Spring 2015 recognizes record number of graduates at convocation

Pictures from the Spring 2015 convocation can be viewed on the UGA Grady Flickr gallery:

Convocation Candids

Miscellaneous Ceremony Pictures

Graduate Students

Advertising Students

Public Relations Students

Journalism Students 

Digital Broadcast Journalism Students

Mass Media Arts Students

It seems fitting that in a year when Grady College is celebrating its centennial,  the class graduating in the spring had more than 430 graduates, a record, at its spring convocation at The Classic Center Theatre on May 7, 2015.

Students graduating from Grady included five Ph.D. students, 34 master’s students, 150 students with an advertising degree, 125 with a degree in public relations, 81 from the journalism program, 36 who studied digital and broadcast journalism and 97 with a mass media arts degree.

Dean Charles Davis presided over the ceremony, giving an overview of Grady’s accomplishments this past year and praising the students for their hard work, passion and academic excellence. He also recognized the tremendous Grady spirit and pride displayed during the centennial celebrations the past several months.

The keynote address was given by Marc Gorlin (ABJ ‘95), CEO and founder of Roadie, Inc., and co-founder of Kabbage, Inc. In January, Gorlin was recognized by the UGA Alumni Association at the Bulldog 100 Celebration for his work with Kabbage, the fastest-growing, alumni-owned business.

Gorlin’s comments highlighted the unexpected ways a journalism degree prepares its students for life, and he focused on messages of meeting deadlines, taking care of those people around you and branching out.


“Sparks happen when you go one-, two-, three-degrees outside your comfort zone,” Gorlin said.

Further, he advised, “every minute that you spend investing in people instead of checking your email will pay dividends your entire career.”

Gorlin’s top ten list of advice included the following:

•    If your lede sucks, it really doesn’t matter. Lead with something personal; lead with something human.

•    Ask great questions. Everyone graduating from this school has a natural curiosity. Follow it.

•    Create your own nut graf. What’s your own unique voice and path?

•    You’re only as good as your sources. Make connections with people on the other side of the office.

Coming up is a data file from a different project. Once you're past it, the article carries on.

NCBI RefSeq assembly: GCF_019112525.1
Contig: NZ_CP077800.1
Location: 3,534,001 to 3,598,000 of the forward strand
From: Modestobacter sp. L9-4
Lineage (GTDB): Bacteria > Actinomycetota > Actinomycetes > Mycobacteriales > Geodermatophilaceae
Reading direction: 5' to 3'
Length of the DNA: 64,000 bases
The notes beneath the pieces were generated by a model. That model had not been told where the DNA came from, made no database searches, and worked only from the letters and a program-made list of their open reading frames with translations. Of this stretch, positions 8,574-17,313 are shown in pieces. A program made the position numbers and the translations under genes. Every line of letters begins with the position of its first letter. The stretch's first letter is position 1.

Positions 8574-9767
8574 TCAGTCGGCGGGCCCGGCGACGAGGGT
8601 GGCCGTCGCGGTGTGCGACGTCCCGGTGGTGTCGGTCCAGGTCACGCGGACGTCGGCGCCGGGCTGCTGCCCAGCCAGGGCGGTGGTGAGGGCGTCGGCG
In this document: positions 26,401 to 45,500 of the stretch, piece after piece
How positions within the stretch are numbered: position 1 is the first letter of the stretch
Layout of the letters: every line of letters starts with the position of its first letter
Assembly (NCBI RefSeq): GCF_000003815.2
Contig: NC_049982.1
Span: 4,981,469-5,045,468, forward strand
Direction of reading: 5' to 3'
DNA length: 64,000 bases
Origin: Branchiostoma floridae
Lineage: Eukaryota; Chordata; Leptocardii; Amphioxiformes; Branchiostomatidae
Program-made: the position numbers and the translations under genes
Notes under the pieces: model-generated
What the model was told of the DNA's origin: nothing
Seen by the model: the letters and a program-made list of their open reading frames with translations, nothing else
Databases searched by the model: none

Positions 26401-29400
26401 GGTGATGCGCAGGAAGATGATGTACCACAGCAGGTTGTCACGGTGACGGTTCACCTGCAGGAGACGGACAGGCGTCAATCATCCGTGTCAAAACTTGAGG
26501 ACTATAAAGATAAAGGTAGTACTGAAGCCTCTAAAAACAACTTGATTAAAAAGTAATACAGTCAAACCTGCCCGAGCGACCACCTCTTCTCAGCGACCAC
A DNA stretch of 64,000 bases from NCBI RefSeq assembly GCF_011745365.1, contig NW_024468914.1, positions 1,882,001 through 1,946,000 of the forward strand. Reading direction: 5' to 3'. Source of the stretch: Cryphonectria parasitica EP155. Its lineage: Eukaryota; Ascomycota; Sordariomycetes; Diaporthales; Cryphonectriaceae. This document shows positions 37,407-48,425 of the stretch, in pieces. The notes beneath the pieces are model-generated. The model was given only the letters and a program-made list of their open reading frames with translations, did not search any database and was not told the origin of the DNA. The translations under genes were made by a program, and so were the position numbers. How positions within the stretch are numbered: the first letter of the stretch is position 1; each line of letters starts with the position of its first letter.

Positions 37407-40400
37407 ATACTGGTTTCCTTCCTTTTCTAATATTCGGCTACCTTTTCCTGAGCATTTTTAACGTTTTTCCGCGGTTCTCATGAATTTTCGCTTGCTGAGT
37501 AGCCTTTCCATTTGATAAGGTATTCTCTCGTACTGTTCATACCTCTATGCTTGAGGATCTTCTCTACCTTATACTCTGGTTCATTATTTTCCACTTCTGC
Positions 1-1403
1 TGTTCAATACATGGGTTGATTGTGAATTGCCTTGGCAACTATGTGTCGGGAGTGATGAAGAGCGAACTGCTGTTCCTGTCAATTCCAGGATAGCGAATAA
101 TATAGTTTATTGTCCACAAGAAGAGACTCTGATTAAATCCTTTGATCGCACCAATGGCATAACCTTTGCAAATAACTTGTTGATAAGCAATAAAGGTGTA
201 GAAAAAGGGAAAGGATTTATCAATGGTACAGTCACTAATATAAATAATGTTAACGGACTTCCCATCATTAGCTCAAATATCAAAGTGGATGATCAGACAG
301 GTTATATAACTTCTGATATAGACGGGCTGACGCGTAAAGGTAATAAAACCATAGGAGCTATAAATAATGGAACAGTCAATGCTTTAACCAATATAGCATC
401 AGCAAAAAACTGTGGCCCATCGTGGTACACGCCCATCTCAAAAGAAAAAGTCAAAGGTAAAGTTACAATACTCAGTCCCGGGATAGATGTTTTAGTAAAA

•    You’re always on deadline. You have to accomplish something real every day.

•    Learn how to interview. Let people see who you really are.

•    Don’t be afraid to write obituaries. How do you face obstacles?

•    The inverted pyramid. What’s the most important thing in life?

•    Protect your sources. Take care of the people who take care of you.

•    What can you do for one? No matter how busy you are, you can always do for one.

The Distinguished Senior Orator, the student graduating at the top of her class, was Emily Edwards, a public relations and marketing double major from Calhoun, Georgia.

 Senior Orator Emily Edwards challenged her classmates to be
lifelong learners and praised the Grady College faculty.
To view her entire talk, please view the Grady YouTube channel

In addition to her advice to students and thanks to her parents, Edwards provided praise for the Grady College faculty including Betty Jones, Carolina Acosta-Alzuru and Bill Lee.

“I’m particularly thankful for professors like Dr. Betty Jones, who has spent more hours than she can probably count guiding stressed out students like me down the right path. For professors like Dr. A, who made an overwhelming PR Campaigns class seem completely manageable and, sometimes, almost fun. And, for professors like Dr. Lee who taught his students to always remember to ‘rock on.'”

Eric NeSmith (ABJ ’02), chair of the Grady Society Alumni Board, concluded the platform of speakers by welcoming the students to the alumni ranks of the college. He encouraged the students of the centennial class to stay in touch with the college and to engage with fellow Grady alumni.

“As members of the Grady Society, you are now plugged into a network of leaders, giants within their respective fields,” NeSmith said. “Throughout our nation and world you will not find many places where Grady grads have not made their mark.”

Date: May 8, 2015
Author:  Sarah Freeman, freemans@uga.edu